Volba Vás kontaktovat vzbudil z geografické povahy, kde žijete, obzvláště vzhledem k citlivosti na transakce a důvěrnost zde. Nyní náš bankovní bylo čekání na některý z příbuzných přijde-až k tvrzení o dědické fondu, ale bohužel všechny snahy se, že neplatné. Osobně jsem byl neúspěšný při rozmisťování ani příbuzné ani žádný nejbližší příbuzný k (pan Saba) po dobu 5 let. Na této týče, teď mám usilovat o váš souhlas k vám jako další příbuzný / Bude příjemce, aby zemřelého tak, že výtěžek z tohoto účtu oceněn na 21,5 liber milion britských librách šterlinků může být vyplacena na vás. To bude vyplacena, nebo sdílená v těchto procent, 50% pro mě a 50% na vás. Slibuji, že poskytnou vám všechny nezbytné a právní informace je, že mohou být použity k zálohování toto tvrzení jsme o tom s bankou.

Všechno, co potřebujete, je nahrát své osobní údaje, jak je uvedeno níže je uvedeno v naší databázi bankovního systému, aby vám ukáží jako oprávněný příjemce by měla být v případě bankovních šeků. K dispozici bude právní dokumentace, která musí být dosaženo v souladu s Brity zákony, aby se předešlo problémům. Všechny Žádám nyní je vaše nejvíce upřímná Co-operation a absolutní důvěra není pochyb o tom, aby nám umožnila vidět tuto transakci prostřednictvím. Možná, zaručuji vám 100% úspěšnost, která bude legalizován v takové vzdálenosti, že tato transakce bude provedena za legitimní uspořádání a působnosti zákona, který bude chránit vás z jakéhokoli porušení smlouvy, a to jak ve své zemi, a tady v Londýně.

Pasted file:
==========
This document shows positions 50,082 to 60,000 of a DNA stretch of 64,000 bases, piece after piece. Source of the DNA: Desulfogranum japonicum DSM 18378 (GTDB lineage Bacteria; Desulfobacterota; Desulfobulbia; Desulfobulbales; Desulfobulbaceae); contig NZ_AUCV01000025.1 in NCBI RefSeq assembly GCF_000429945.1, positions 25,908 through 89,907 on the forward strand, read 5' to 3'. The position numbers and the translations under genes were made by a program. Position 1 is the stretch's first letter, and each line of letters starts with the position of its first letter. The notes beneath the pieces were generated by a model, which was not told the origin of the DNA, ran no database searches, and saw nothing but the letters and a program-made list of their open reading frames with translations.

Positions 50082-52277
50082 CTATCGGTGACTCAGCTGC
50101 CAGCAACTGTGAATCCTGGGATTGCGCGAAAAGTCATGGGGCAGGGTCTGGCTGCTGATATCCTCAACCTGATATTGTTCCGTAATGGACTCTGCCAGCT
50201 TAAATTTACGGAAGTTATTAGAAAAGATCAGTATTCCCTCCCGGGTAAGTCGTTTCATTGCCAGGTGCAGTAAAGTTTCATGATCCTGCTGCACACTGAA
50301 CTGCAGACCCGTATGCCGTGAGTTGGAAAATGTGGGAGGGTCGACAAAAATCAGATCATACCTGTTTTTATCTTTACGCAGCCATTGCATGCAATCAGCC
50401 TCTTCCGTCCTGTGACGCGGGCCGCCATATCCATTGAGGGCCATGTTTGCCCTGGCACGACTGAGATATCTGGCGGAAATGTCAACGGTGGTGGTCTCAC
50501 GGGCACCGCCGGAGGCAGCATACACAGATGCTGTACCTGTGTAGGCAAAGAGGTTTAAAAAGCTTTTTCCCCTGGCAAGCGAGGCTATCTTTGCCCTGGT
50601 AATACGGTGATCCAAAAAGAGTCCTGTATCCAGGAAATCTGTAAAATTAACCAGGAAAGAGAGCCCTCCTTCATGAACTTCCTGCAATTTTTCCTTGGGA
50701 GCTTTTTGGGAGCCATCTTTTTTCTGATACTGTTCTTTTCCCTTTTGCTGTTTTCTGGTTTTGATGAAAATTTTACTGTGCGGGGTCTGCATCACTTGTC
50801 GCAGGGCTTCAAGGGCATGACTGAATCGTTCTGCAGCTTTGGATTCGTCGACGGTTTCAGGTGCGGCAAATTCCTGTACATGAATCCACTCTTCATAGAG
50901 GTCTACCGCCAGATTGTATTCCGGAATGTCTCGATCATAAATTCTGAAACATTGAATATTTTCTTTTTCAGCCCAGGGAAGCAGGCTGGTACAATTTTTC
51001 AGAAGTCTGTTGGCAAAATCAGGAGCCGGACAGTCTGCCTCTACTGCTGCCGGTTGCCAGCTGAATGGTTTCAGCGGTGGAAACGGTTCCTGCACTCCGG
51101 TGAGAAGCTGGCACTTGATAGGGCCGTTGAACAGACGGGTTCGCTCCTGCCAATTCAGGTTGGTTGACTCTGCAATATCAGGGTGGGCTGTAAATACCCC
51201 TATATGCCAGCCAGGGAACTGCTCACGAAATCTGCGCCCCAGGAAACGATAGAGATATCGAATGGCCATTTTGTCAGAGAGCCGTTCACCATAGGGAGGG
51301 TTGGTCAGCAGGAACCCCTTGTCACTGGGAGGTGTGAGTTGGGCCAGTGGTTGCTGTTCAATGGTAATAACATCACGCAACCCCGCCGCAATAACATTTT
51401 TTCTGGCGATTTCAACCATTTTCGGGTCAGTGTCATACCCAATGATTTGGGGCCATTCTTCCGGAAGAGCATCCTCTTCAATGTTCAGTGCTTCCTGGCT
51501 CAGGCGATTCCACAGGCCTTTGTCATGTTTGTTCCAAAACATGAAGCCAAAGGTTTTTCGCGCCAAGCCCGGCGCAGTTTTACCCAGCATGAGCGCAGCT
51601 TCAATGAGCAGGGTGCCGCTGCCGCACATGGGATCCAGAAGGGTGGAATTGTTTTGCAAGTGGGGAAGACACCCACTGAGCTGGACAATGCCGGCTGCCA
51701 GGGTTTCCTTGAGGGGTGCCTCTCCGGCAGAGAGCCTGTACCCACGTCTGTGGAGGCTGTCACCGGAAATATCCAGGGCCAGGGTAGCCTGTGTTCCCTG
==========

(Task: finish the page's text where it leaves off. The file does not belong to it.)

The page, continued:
To je velmi naléhavé. Prosím, mi poskytnout tyto informace je, jak máme 5 pracovních dní spustíme ji projít:

-Vaše celé jméno,
-Vaše Kontaktní adresa &
-Vaše Přímá čísla mobilního telefonu.
-Číslo faxu.
-Tvůj věk
-Vaše profese :

S proÅ¡la metodický vyhledávání, rozhodl jsem se Vás kontaktovat doufat, že vás najdou tento návrh zajímavé. Prosím o vaÅ¡i pozornost této zprávy indikující váš zájem, poskytnout výše uvedené informace potÅ™ebné k tomu, aby mi nahrát vaÅ¡e data do Royal Bank of Scotland – Anglie databázi tak, aby odrážely v naší síti systému banky. PravdÄ›podobnÄ› bude banka být pÅ™esvÄ›dčeni, že jste ve vztahu k rodinÄ›, ani jmenoval nejbližším příbuzným / bude příjemcem (pozdní pan Saba). Já vás bude vedení o tom, jak otevřít komunikaci s bankou a dÄ›lat nároky na další pÅ™edávání fondu na váš bankovní účet.

Váš upřímný souhlas na tento e-mail a obchodní návrh bude vysoce ocenil. Zavolej mi na obdržení tohoto e-mailu pro více diskusí.

Poděkoval vám v očekávání pro vaši rychlou odpověď.

S úctou Váš,
Pan Ewen Stevenson.

Scammers turning your WordPress Website into a Spam/Malware Distributor

So I get an email from Google complaining that several links from my son’s blog (which I will not name here) are linking to malware sites. The sample links they included were valid but completely foreign to the site, and the pages themselves were mangled versions of existing blog posts, with long lists of search engine spam and a few websites.
Needless to say, these were not of our making so I set out to investigate and clear them down as soon as possible.
The blog is concerned with my 12 year old son’s love of all things Lego which, since getting his own laptop and discovering Minecraft, has been languishing since his last post in July 2012.